There is a scientific basis to the old adage “one rotten apple spoils the whole bunch,” says Dartmouth plant biologist Eric Schaller.
“As an apple ripens and rots, it releases the gaseous plant hormone ethylene,” says Schaller, a professor in the Department of Biological Sciences. “We know that ethylene stimulates the ripening process and it can accelerate the ripening and eventual decay of the others around it.”
Schaller works with plant hormones, naturally produced chemicals that regulate plant growth. He studies the molecular mechanisms by which a plant recognizes a hormone and then responds to it. Ethylene is an important natural plant hormone used in agriculture to force the ripening of fruit, but it can also be a problem for growers who are storing fruits or vegetables.
“If you don’t want them to over-ripen and decay, you store them in silos under special atmospheric conditions to reduce the rate of ripening,” Schaller says. “Ethylene scrubbers remove the gas that is being made by the fruits or vegetables.”
He also points to the plastic “green bags,” sold to retard spoilage at home. “They have a compound built into them that binds ethylene so that its content doesn’t increase in the bag and your vegetables stay crisp longer.”
On the other hand, ethylene can be used to induce ripening when that is the goal. “This goes back to biblical times, with people doing work unknowingly to affect the ethylene levels in plants,” says Schaller, referring to the practice of “fig-gashing.” When you wound a plant, he explains, it releases ethylene that stimulates ripening.
In another application, all the oranges you buy have been treated with ethylene, notes Schaller. “Ethylene is used not because it induces ripening, because it doesn’t affect ripening of citrus fruit, but it does affect the skin color of the citrus fruit. It produces a more uniform ‘orange-colored’ skin for the fruit,” he says, using cosmetics to improve agricultural marketing.
Schaller says that in the collection of sap (latex) from rubber trees, the sap will flow longer in the presence of ethylene. An ethylene-releasing compound may be applied where the tree is tapped. Schaller muses half-seriously that this might possibly work in the sap harvesting of New England’s maple trees.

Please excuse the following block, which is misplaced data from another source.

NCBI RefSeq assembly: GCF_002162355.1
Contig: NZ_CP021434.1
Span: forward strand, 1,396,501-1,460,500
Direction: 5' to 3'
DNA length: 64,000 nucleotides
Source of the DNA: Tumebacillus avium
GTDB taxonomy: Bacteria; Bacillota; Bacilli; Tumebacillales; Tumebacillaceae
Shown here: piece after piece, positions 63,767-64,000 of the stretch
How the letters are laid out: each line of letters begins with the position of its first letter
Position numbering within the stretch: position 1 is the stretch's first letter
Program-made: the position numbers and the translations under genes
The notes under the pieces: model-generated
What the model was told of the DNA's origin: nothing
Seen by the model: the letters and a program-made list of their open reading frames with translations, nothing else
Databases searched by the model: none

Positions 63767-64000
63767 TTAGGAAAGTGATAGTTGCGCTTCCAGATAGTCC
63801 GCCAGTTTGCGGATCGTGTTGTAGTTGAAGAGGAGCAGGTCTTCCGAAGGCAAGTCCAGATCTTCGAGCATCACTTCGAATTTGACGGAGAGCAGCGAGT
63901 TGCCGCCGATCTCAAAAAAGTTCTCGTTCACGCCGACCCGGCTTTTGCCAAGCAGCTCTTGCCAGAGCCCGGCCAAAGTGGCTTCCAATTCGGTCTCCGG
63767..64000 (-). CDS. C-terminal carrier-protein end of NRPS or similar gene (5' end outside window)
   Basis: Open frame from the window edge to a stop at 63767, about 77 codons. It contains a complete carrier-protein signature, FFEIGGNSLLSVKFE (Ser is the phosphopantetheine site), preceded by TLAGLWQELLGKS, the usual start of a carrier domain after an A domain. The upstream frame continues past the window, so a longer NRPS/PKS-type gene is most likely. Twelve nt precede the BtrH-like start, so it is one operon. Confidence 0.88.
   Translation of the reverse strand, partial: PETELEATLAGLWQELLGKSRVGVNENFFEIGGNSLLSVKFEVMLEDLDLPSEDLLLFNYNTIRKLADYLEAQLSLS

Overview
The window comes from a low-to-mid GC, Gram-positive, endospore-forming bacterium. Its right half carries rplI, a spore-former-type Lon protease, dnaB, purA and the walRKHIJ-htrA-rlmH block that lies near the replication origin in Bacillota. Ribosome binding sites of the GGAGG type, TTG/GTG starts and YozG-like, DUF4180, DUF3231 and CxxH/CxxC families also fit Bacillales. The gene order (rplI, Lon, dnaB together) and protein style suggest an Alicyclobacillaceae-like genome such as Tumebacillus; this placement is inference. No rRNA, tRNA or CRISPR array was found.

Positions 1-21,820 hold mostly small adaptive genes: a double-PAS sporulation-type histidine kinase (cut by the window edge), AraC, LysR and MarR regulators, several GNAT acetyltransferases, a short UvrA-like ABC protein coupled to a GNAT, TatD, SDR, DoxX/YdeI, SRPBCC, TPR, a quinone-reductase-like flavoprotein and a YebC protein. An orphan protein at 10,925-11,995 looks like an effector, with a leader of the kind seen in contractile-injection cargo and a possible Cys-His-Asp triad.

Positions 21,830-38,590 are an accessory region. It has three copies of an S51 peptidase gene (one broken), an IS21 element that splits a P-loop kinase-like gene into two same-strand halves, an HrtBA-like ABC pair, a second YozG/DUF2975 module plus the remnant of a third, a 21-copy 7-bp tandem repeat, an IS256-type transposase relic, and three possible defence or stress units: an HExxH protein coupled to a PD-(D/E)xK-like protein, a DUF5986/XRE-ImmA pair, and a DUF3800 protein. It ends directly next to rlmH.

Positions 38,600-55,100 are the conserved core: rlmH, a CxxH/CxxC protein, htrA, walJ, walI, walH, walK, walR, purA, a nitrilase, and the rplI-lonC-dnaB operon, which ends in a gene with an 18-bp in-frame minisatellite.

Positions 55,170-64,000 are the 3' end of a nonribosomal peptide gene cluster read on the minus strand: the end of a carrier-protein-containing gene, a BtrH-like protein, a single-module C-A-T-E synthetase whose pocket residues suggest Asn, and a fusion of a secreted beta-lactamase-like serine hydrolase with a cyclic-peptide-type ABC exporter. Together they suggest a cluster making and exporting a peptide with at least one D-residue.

Schaller conducts research under the hallmark of basic science, but enjoys it more when there are direct applications. “Personally, I need to see where things fit into a bigger picture,” he says. ”Otherwise I would get bored. I like to see that it does have some impact down the line.”
In Schaller’s case, his work is directed at the improvement of agricultural products upon which we depend: fruits, vegetables, and most recently grains.
Schaller is growing rice in the greenhouse atop the Class of 1978 Life Sciences Center. This is where the other hormone he studies—cytokinin—comes into play. He regards cytokinin as having a role opposite to that of ethylene.
“Whereas ethylene can be considered an aging hormone, cytokinin is more of an anti-aging hormone,” he says. “If you have higher cytokinin levels, leaves will stay greener longer and fruit and vegetable growth will be stimulated.”
In the case of rice, cytokinin seems to play a role in regulating the expression of genes that affect grain yield. Higher levels of the hormone result in increased yield—more grains per plant. “We are looking carefully at cytokinin and how it is regulating grain development and yield in rice. We expect that a better understanding of cytokinin activity could lead to improved productivity.”
Schaller is drawn to the study of rice not only because is it a crop plant, but also because its relatively simple genome makes it easy to work with.
While rice does not constitute a primary staple for many Americans, what we learn from rice can be applied to other crops, such as wheat, which is a more prominent component of our diet.